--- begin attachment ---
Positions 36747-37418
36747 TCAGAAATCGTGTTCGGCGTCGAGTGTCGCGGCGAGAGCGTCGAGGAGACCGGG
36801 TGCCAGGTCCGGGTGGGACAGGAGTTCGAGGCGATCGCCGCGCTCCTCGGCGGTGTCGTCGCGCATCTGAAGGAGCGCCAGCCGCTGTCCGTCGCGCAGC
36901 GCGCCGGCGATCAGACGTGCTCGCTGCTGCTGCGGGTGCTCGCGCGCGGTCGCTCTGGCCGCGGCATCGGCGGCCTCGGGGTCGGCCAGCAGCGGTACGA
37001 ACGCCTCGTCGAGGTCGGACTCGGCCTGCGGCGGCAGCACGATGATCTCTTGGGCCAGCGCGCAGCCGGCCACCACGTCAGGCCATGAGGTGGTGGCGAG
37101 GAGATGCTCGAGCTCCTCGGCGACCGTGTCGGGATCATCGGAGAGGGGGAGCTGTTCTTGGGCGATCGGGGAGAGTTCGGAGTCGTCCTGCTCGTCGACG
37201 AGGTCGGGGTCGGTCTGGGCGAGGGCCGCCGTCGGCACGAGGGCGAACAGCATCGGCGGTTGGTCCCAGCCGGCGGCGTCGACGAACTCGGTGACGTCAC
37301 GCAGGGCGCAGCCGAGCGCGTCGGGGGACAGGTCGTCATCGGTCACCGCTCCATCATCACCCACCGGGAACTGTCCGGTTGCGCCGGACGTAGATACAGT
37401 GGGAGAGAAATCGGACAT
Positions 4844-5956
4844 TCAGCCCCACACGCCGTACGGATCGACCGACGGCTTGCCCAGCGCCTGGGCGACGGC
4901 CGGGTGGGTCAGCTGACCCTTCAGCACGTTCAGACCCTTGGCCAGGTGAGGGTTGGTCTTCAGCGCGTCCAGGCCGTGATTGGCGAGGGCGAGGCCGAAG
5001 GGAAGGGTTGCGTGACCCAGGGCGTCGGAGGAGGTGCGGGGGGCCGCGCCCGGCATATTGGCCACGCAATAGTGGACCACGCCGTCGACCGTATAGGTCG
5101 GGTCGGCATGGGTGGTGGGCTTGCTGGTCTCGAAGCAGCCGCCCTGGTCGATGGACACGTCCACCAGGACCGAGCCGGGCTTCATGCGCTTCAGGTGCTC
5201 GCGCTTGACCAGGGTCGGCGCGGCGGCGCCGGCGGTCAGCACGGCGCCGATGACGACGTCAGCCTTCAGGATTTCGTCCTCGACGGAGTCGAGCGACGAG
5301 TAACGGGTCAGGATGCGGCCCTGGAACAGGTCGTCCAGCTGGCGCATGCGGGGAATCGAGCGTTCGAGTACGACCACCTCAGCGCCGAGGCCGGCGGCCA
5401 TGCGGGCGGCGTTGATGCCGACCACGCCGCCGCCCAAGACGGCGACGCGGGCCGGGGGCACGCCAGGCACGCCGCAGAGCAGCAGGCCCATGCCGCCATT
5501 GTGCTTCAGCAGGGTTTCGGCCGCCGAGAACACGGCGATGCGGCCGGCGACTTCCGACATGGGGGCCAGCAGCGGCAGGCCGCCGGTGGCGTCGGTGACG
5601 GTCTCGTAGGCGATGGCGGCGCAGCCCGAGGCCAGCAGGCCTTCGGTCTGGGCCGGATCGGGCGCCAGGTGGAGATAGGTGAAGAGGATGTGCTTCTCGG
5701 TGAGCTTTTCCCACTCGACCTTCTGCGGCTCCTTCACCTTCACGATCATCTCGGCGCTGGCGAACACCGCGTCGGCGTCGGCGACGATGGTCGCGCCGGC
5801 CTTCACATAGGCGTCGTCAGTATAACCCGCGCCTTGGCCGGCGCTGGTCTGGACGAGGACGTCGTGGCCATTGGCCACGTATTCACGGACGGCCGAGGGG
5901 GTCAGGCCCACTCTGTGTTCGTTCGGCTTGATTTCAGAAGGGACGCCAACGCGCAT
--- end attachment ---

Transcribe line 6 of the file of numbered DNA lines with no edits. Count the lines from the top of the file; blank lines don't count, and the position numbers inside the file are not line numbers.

37101 GAGATGCTCGAGCTCCTCGGCGACCGTGTCGGGATCATCGGAGAGGGGGAGCTGTTCTTGGGCGATCGGGGAGAGTTCGGAGTCGTCCTGCTCGTCGACG